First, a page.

_____. 2 October 2000. Issue 557. "Eleven Killed in Bolivian Protests."

_____. 25 September 2000. Issue 556. "National Uprising Rocks Bolivia."

_____. 18 September 2000. Issue 555. "Teachers, Students and Campesinos Protest in Bolivia."

_____. 24 April 2000. Issue 534. "Bolivia: State of Siege Lifted."

_____. 15 November 1999. Issue 511. "Bolivian Workers, Campesinos Protest New Laws."

_____. 14 June 1999. Issue 489. "National General Strike in Bolivia."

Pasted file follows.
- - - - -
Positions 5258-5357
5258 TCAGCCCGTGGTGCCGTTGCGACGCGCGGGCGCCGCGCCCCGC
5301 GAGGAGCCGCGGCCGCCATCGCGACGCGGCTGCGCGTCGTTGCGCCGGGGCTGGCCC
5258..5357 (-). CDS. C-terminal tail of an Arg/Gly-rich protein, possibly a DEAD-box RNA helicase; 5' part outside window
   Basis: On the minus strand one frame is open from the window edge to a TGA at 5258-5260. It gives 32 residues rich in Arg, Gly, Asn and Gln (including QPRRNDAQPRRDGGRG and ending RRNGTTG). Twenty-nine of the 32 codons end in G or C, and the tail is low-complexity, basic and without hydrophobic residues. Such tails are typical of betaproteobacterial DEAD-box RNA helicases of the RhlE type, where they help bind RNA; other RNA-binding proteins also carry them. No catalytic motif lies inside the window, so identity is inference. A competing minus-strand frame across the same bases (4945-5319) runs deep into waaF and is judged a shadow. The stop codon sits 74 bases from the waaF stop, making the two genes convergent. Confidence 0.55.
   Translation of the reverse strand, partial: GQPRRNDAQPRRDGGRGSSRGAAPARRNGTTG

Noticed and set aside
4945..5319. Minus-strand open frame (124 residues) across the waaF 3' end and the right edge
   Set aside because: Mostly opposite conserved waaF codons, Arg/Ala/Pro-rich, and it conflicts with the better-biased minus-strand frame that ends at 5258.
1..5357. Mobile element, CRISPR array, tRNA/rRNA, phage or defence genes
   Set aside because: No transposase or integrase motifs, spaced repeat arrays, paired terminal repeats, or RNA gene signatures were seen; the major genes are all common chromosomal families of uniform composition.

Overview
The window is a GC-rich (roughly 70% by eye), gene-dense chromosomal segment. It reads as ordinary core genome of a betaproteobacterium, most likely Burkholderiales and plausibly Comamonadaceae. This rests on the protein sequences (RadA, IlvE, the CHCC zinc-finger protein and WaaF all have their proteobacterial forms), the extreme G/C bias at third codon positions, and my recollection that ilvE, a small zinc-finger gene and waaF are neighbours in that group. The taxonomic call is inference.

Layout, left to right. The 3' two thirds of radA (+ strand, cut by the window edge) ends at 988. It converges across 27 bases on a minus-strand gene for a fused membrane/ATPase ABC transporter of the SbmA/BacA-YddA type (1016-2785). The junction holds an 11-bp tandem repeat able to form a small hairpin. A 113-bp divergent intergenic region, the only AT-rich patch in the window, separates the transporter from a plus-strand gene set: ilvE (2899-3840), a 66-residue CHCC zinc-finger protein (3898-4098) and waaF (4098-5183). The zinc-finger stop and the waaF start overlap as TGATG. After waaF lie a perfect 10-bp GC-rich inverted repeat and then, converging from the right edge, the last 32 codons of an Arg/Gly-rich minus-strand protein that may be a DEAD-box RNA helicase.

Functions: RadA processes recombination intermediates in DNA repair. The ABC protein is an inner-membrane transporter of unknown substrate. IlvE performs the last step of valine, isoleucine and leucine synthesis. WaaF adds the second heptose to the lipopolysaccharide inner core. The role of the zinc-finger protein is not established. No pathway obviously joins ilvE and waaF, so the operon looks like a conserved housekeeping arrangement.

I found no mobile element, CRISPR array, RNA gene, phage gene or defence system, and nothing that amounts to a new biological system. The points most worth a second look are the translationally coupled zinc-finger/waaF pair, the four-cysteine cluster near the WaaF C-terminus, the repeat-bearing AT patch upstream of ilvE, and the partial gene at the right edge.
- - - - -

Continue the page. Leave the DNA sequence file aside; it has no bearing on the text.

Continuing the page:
_____. 15 March 1999. Issue 476. "Chilean Indigenous Clash with Police."

_____. 14 February 1999. Issue 472. "Striking Teachers Replaced in Bolivia."

_____. 3 May 1999. Issue 483. "Bolivian Workers, Students Stage Protests."

Additional Sources Consulted

IRB Databases

Latinamerica Press,

Latin American Regional Reports, Southern Cone Report,

Latin American Weekly Report,


World News Connection (WNC)

Internet sites including:

Andean Information Network
Freedom House,

Freedom in the World 2000

Human Rights Watch
U.S. Department of State,

Economic Policies and Trade Practices 1999, 2000, 2001

World Confederation of Labour

World Socialist Website